The Mystic Dorothee Sölle

Mysticism must not be an ivory-tower inwardness, but it can culminate in an active life. Dorothee Sölle experienced: "My happiness has always started in selflessness."

The Mystic Dorothee Sölle

Recently, I came across a film by Rüdiger Sünner titled “Mysticism and Resistance” (Mystik und Widerstand). It covers the German mystic Dorothee Sölle’s life and her search for God (1929-2003). To partially summarize her inner search, she concluded: “The religion of the third millennium will be either mystical, or it will die.”

What is understood by Mysticism?

The word mysticism comes from the Greek, and it means “secret doctrine”. It refers to a path, an experience, a realization that concerns “the mysteries”. So it is a religious tendency that seeks to bring man to personal union with God through devotion and contemplation. The Middle Ages are especially known by a mystical search for God. Mysticism has always been presented as a personal experience of God, or as a search for a consciousness of the immediate presence of God. It is often spiritual experiences that considering them objectively, don’t seem to be easily accessible. Representatives in the Christian domain were, for example, Angelus Silesius (1624-1677) and Meister Eckhart (1260-1328). Mystics in the Islamic world are the Sufis. Across religions, the mystics speak of a divine spark that can be kindled in the person.

Dorothee Sölle’s Way

Dorothee Sölle studied Protestant theology, philosophy and literature. In her dissertation at the Faculty of Philosophy of the University of Cologne, she explored the relationship between theology and poetry. For several years from 1971 on, she taught new German literary history. She was not granted a German professorship in theology because of her unconventional views on questions of faith. So it happened that she taught at Union Theological Seminary in New York from 1975-1987 instead.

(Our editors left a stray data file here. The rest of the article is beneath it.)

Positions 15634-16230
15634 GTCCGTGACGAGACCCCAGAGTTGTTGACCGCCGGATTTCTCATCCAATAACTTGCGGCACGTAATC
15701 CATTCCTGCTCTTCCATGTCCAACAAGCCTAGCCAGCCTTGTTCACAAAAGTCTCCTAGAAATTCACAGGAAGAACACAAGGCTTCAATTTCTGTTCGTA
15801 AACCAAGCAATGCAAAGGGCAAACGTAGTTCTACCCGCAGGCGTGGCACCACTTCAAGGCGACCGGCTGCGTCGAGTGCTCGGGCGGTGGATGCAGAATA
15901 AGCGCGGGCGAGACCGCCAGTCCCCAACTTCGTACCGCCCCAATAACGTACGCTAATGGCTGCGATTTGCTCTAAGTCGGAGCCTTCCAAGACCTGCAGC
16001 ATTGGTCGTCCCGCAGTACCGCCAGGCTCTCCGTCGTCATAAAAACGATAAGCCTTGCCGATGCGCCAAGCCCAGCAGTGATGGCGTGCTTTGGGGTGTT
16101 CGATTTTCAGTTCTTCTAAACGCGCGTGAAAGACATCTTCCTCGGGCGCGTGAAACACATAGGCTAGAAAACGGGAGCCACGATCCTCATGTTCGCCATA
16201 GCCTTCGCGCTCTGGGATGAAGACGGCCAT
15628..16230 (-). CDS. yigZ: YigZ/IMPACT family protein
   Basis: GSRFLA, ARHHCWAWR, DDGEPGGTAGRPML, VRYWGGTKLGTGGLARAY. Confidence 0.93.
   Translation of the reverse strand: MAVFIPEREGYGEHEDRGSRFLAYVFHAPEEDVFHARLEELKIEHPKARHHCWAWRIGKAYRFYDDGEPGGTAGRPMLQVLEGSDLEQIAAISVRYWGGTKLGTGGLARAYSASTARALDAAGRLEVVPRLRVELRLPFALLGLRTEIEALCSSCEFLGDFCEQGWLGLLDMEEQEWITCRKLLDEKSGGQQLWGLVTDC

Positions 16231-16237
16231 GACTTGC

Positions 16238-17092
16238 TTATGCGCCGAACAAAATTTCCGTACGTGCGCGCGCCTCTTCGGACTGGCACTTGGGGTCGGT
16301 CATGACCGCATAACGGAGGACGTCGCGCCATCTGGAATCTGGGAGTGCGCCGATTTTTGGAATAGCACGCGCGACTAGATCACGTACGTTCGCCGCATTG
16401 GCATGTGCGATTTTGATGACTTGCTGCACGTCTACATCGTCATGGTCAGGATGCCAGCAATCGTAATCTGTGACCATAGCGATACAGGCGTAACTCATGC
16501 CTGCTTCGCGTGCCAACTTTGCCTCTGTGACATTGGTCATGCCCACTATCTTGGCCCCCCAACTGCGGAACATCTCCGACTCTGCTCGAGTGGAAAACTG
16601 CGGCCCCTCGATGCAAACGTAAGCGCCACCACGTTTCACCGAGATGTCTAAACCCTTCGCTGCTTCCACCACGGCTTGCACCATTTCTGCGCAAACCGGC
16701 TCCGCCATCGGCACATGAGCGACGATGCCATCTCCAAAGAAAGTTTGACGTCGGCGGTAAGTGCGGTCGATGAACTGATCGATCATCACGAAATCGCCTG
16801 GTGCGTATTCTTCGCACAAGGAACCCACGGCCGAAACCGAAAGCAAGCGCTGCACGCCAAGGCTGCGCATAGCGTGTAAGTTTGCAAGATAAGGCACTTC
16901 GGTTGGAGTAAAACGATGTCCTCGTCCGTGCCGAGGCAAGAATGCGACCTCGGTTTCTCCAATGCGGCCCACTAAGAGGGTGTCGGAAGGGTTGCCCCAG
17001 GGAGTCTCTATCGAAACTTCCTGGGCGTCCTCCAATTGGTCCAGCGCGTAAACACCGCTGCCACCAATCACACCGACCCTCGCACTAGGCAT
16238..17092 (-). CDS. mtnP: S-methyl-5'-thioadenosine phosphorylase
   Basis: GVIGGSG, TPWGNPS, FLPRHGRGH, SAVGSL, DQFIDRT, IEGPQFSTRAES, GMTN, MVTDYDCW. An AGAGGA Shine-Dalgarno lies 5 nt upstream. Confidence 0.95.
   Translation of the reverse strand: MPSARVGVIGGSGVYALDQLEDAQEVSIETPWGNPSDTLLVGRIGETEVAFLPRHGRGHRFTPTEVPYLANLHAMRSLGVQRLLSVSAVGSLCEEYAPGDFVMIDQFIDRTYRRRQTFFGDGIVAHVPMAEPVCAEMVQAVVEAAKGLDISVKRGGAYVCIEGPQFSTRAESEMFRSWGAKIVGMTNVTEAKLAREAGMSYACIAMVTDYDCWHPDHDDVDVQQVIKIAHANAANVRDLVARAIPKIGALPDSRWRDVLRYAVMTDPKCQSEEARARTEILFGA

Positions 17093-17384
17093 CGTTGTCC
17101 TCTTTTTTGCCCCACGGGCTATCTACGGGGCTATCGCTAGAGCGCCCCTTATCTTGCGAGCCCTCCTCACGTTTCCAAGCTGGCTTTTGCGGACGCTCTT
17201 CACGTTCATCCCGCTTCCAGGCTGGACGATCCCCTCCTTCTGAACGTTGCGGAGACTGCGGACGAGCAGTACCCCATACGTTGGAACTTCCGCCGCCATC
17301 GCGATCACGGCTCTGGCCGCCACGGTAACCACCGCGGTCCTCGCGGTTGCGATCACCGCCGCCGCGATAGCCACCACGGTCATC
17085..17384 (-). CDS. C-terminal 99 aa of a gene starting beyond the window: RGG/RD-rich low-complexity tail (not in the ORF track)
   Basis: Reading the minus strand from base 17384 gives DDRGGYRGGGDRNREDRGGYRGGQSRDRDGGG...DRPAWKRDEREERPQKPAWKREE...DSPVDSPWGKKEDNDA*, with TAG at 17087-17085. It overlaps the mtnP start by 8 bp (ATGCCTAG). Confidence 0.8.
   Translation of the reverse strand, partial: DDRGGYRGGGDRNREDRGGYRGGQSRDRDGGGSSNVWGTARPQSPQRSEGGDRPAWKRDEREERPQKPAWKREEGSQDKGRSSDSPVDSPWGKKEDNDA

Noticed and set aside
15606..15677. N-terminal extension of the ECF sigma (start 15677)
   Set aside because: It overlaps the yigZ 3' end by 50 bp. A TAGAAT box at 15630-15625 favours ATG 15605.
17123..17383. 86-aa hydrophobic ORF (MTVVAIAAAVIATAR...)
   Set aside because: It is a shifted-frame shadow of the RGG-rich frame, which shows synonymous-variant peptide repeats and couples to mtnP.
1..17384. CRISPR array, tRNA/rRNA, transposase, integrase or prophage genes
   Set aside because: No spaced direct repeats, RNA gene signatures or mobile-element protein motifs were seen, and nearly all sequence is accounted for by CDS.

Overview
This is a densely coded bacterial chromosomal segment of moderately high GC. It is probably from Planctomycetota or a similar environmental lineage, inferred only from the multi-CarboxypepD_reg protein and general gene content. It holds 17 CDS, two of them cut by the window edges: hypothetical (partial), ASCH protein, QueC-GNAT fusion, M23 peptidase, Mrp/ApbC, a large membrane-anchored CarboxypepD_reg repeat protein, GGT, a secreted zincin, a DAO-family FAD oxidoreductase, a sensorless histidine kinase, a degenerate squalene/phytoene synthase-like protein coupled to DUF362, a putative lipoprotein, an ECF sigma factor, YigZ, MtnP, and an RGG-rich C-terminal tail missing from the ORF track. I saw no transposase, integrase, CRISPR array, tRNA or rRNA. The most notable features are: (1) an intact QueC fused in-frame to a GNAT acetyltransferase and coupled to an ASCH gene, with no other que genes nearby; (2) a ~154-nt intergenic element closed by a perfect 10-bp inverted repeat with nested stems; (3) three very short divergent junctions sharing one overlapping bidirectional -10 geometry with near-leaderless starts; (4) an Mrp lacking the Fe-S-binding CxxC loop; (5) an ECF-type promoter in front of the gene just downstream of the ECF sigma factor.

Dorothee Sölle’s poetic work was written between 1969 – 2000. She tried to find a new language to speak to God. She was particularly interested in the poor, persecuted, and those suffering from war. She commited to participate in peace demonstrations.

In her writings, she argues that mysticism must not be an ivory-tower inwardness, but it can culminate in an active life. In regards to her mystical orientation in life, she coined the term theo-poetry. It is the talking and speaking to God in images and it represents a singer of the intangible, which may never be understood rationally. But according to her words, it is an expression of life that also pervades us on every starry night, in every love relationship and in every piece of music by Johann Sebastian Bach.

It was the mystical element that touched her and did not let go of her throughout her life, the feeling of unity with all that lives, the imersion, the end of the ego and the discovery of the true self. According to her, mystical sensitivity knows theistic, atheistic and pantheistic forms. A key experience is that the seclusion of our current self is broken through.

She states: “We are capable of transcendence.” Her mystical-ecological consciousness sees itself as being involved in everything that exists. Everything that lives can only live and survive in the coexistence of the relationship. This type of coexistence also connects with the past, the present and the future.